We've always put ourselves in information bubbles, this isn't anything to do with the internet, the internet is merely recreating what we already had. The only difference is that with the internet it's a larger wasted opportunity because there is so much more information out there you might subject yourself to.
As it stands, the title makes it sounds as if someone tried Facebook for two days and was happy with what they saw. (I know this is the original title, but that doesn't make it correct.)
Most people rarely "like" branded or advertising content on Facebook. So Facebook has tuned their algorithms to be very sensitive to the few data inputs it receives per person.
Now, here is a person flooding it with input. I am not surprised that the result is crazy deluge of branded content. It's like taking a carefully balanced lever and pushing real hard on one end. The other end is going to move a lot.
> I kept thinking Facebook would rate-limit me, but instead it grew increasingly ravenous.
Why would they build in a rate limit? The vast, vast majority of the time, the level of input is very low. To build in a rate-limiting system would be pointless gold-plating.
The rarity of this sort of flood is obvious from the fact that a human being at Facebook noticed the level of activity and contacted the author. That is an incredibly high bar at Facebook, which prides itself on automating everything.
It's been 3 weeks so far and it's amazing how after the first day Facebook started sending me two emails per day, along the lines of "you are missing important posts from your friends" and "you have 8 pending notifications". It instantly reminded me of Zynga's tactics to try to suck you into a game and paying for content.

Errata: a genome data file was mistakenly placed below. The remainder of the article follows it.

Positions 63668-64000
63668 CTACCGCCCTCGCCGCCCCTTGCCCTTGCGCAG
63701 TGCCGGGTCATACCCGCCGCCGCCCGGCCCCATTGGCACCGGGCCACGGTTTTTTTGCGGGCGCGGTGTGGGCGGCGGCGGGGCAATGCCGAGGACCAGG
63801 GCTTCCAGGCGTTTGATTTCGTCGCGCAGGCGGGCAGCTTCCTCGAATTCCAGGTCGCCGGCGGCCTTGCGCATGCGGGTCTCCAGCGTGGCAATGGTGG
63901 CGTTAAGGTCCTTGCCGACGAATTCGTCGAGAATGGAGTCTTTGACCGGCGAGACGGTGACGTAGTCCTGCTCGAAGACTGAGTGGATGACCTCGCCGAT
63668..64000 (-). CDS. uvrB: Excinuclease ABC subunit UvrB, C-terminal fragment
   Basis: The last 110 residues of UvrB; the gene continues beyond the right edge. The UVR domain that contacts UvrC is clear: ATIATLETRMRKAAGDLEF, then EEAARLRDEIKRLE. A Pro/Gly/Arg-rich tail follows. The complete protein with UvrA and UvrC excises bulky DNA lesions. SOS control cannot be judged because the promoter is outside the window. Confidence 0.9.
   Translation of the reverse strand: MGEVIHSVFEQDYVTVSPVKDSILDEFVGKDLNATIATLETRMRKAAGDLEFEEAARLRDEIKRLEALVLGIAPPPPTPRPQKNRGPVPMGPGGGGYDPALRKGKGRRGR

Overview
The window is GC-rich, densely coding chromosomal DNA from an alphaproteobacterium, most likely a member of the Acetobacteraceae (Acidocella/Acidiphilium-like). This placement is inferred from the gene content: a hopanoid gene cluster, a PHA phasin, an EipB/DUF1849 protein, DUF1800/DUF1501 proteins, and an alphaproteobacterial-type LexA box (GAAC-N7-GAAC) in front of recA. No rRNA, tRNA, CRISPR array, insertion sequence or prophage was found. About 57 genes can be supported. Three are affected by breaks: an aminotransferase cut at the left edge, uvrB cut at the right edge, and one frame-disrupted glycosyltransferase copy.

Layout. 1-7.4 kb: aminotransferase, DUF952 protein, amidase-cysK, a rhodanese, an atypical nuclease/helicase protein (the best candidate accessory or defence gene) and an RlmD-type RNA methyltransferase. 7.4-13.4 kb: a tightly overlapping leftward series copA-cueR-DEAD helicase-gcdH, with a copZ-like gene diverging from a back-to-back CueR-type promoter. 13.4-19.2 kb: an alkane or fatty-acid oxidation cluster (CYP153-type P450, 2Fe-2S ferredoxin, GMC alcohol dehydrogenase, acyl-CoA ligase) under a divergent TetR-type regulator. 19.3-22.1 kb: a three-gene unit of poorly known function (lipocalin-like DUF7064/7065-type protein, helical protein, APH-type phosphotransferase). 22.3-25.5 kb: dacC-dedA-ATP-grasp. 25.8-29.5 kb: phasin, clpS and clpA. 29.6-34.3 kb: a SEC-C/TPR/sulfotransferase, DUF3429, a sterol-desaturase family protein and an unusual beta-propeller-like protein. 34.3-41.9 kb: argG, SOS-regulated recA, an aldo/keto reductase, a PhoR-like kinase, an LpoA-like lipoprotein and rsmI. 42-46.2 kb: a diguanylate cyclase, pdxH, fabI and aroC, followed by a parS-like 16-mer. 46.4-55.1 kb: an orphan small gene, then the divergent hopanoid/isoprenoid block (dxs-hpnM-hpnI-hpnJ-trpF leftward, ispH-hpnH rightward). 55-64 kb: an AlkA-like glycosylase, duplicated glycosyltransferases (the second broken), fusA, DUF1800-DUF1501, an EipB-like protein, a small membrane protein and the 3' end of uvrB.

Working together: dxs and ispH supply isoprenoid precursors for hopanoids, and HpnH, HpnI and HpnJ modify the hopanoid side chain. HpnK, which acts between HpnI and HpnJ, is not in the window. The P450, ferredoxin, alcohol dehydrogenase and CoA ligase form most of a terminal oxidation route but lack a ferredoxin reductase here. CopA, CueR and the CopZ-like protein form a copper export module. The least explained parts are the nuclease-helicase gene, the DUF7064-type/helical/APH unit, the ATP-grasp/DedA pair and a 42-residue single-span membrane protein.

I made ONE exception- my close friend was missing for 24 hrs, left his wallet and phone at home, his parents freaked out so I reached out to all his friends on Facebook. This tells me I only need one feature Facebook has to offer - access to my own social network. Somehow we conditioned ourselves to only share Facebook information but not phone numbers or emails or any other means of communication. If Facebook suddenly went away I would lose 3/4 of my contacts. That's a scary thought.
If one builds it properly, Facebook is a good replacement for email's Address Book. Beyond that, it is not much more.
I am not removing myself, nor even going to delete from Facebook, because ultimately, it all boils down to how we can manage ourselves with discipline.
Of course, there's no such thing as the vanilla user. You'll still be targeted on generic features (location, browser, OS, etc). A vanilla Linux user in SF is different than a vanilla Windows XP user in London.
Sometimes it was fun to set up a joke in a back and forth comment thread with myself though.
I still log in as my alter ego every now and then to see what my profile looks like from someone else's perspective.
Or in this case like/post.
Full disclosure - I closed my account 2 years ago. Did not miss it even for 10 seconds.
Don't worry, they'll tell you.